Corporate Lobbies Plot Strategies to Keep Political Spending Secret

Corporate Lobbies Plot Strategies to Keep Political Spending Secret

Two DC events this week demonstrate corporate concern about citizen and shareholder efforts to force disclosure of political spending.

ALEC, U.S. Chamber feeling the heat from public concern about money in politics

Two events in Washington this week provided evidence that major corporate interests are running scared as they fight to hide their attempts to buy political power.

The U.S. Chamber of Commerce and the American Legislative Exchange Council (ALEC), two of the country’s most influential lobbying groups, sponsored forums to hash out their strategies for heading off citizen and shareholder movements to force better disclosure of corporate political and lobbying expenditures.

On Wednesday, the U.S. Chamber, which spent $91.9 million on lobbying and $35.5 million on “independent” political activity in 2014, hosted a conference on shareholder resolutions that seek to force corporations to disclose their spending on politics and lobbying. Among the attendees were U.S. Senator John Cornyn (R-TX) and representatives of the Center for Competitive Politics, funded by billionaire industrialists Charles and David Koch.

“Money is a necessary element in politics,” Cornyn reportedly told a room full of potential corporate donors. And Paul Atkins, CEO of Patomak Global Partners and a former Securities and Exchange Commissioner under President George W. Bush, reminded listeners that “disclosure…is not always good for the bottom line” of corporations.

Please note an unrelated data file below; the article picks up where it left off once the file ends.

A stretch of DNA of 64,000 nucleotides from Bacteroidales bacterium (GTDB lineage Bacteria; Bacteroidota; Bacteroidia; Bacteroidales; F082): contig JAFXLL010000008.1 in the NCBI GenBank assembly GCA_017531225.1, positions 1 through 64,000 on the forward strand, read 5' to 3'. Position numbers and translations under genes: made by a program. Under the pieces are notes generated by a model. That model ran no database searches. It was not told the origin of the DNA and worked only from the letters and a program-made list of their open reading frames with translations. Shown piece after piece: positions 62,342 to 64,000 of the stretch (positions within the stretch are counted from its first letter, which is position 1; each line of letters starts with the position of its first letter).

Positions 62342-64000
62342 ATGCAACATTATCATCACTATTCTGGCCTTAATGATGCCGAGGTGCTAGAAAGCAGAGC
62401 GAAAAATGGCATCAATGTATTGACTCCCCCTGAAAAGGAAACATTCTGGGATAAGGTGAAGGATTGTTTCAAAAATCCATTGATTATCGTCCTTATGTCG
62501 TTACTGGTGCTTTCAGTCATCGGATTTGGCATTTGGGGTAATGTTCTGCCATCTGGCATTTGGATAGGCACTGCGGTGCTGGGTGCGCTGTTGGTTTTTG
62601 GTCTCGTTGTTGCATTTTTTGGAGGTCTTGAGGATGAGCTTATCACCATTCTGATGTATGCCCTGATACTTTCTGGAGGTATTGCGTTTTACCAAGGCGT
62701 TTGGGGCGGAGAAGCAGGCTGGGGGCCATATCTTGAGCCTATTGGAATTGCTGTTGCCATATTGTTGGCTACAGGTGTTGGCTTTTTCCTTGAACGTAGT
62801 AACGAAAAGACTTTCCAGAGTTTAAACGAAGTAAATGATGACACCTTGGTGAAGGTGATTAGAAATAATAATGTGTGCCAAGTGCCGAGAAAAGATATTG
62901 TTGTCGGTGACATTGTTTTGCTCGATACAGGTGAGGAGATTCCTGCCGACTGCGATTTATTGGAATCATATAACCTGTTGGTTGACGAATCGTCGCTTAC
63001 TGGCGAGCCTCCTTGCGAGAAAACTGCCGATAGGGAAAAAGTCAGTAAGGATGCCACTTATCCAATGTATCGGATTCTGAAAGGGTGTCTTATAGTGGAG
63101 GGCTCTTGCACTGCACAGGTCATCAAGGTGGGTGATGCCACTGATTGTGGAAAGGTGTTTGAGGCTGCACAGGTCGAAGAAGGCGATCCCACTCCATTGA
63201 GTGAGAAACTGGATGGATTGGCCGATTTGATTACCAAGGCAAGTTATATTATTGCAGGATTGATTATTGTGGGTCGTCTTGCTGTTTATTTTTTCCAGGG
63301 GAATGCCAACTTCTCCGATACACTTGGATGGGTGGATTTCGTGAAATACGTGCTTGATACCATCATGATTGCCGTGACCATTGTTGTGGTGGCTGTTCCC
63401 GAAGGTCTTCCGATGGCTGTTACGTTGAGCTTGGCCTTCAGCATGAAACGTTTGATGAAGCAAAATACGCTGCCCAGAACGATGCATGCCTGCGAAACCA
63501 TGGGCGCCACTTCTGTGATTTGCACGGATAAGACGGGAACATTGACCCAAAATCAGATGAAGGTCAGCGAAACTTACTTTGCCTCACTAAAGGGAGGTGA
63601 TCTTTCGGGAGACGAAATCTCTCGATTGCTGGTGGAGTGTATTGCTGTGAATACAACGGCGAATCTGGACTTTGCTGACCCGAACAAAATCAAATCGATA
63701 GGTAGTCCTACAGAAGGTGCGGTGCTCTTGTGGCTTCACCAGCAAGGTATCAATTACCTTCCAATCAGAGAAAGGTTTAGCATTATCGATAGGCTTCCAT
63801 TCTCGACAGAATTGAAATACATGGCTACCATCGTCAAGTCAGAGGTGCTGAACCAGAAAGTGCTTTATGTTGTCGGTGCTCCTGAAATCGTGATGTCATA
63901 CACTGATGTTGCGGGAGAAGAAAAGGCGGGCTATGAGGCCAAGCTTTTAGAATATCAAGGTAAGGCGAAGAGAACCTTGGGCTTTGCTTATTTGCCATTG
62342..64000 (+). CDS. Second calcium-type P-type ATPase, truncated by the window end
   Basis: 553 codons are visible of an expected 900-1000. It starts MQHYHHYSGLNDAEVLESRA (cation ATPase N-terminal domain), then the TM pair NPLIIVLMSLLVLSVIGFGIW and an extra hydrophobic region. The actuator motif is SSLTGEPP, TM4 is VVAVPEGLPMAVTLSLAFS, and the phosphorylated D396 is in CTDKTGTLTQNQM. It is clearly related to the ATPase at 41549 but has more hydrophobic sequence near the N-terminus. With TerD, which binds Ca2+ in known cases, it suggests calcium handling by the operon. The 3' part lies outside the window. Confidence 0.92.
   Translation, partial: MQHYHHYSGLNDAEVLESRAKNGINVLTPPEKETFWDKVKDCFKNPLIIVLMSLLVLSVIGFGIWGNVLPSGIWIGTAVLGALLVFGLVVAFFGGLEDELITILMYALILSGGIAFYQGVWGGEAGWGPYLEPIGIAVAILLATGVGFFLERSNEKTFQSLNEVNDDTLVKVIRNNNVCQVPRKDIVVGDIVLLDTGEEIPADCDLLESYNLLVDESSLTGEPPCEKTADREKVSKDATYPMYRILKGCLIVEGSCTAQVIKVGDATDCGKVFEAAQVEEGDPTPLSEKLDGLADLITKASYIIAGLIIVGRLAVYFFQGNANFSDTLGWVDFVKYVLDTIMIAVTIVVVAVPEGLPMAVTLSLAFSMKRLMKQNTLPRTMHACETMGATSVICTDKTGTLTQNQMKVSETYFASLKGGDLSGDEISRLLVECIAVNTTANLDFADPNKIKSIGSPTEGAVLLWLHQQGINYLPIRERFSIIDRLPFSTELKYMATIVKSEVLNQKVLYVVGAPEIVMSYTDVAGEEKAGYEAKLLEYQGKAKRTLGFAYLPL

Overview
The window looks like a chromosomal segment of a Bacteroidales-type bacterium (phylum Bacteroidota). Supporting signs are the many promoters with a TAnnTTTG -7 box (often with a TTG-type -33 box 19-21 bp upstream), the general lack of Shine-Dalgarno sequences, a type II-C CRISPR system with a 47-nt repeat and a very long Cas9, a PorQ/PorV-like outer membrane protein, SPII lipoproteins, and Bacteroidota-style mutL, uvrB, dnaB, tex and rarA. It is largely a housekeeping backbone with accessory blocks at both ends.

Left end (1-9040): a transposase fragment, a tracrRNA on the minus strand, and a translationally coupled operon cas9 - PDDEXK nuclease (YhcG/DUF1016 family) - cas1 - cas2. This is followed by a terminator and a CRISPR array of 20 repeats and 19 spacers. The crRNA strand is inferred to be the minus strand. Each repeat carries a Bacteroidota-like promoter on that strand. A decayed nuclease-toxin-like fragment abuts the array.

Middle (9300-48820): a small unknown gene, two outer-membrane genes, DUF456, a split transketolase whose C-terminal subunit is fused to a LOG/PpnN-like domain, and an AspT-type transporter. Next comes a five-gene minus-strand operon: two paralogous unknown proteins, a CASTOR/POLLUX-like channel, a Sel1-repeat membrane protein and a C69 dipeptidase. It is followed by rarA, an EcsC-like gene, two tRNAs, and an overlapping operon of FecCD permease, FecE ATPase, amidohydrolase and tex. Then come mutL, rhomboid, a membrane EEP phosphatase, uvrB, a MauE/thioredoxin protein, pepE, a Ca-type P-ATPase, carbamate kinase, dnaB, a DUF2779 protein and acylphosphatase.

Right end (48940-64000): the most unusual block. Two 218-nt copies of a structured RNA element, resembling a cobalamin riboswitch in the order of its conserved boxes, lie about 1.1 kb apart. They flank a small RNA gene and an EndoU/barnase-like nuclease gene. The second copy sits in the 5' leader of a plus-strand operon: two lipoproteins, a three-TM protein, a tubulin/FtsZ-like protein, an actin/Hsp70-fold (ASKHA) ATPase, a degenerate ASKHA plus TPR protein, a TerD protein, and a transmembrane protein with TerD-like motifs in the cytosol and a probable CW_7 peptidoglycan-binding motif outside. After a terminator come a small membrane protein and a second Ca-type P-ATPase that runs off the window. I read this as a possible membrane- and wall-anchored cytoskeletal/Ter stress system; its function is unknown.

Hours after the Chamber event near the White House, Atkins turned up with a similar message at the Hyatt Regency hotel on Capitol Hill for ALEC’s States and Nation Policy Summit. The annual ALEC conference provides out-of-public-sight backrooms for corporate lobbyists to court state legislators from across the country and fashion “model” legislation to boost corporate balance sheets. According to Bloomberg News, Koch Industries, Pfizer, Peabody Energy, Anheuser-Busch, and State Farm Insurance were among the corporations represented at the conference. 

At an ALEC panel titled “Playing the Shame Game: A Campaign That Threatens Corporate Free Speech,” Atkins argued that shareholders and consumers asking corporations to disclose their funding to ALEC are trying to “silence dissenting speech.” In fact, those shareholders and consumers simply want information about the companies they own (in the case of shareholders) or may be doing business with (in the case of consumers). Surely someone considering buying a phone or phone service from AT&T should be able to find out if part of their purchase is going to support politicians or political organizations that seek to lower their wages, block their access to affordable healthcare, or repeal laws protecting them from pollution.

According to the Center for Media and Democracy, Center for Competitive Politics representatives at the ALEC confab handed out documents entitled “Five Misconceptions About ‘Dark Money'” and a report contending that “disclosure requirements harm First Amendment rights.”

The alarmist tone at both events reflects the heat that groups like the U.S. Chamber and ALEC are feeling from disclosure advocates.  Dozens of ALEC’s corporate members, including Google, Yahoo, Microsoft, and Occidental Petroleum, have left the organization in recent months thanks to shareholder actions or public pressure. While the Supreme Court, in Citizens United, declared that corporations can spend whatever they like on politics, the justices have so far stood strong in support of disclosure requirements as critical protection against corruption. They seem to understand that disclosure isn’t a threat to free speech, it’s a pillar of true democracy.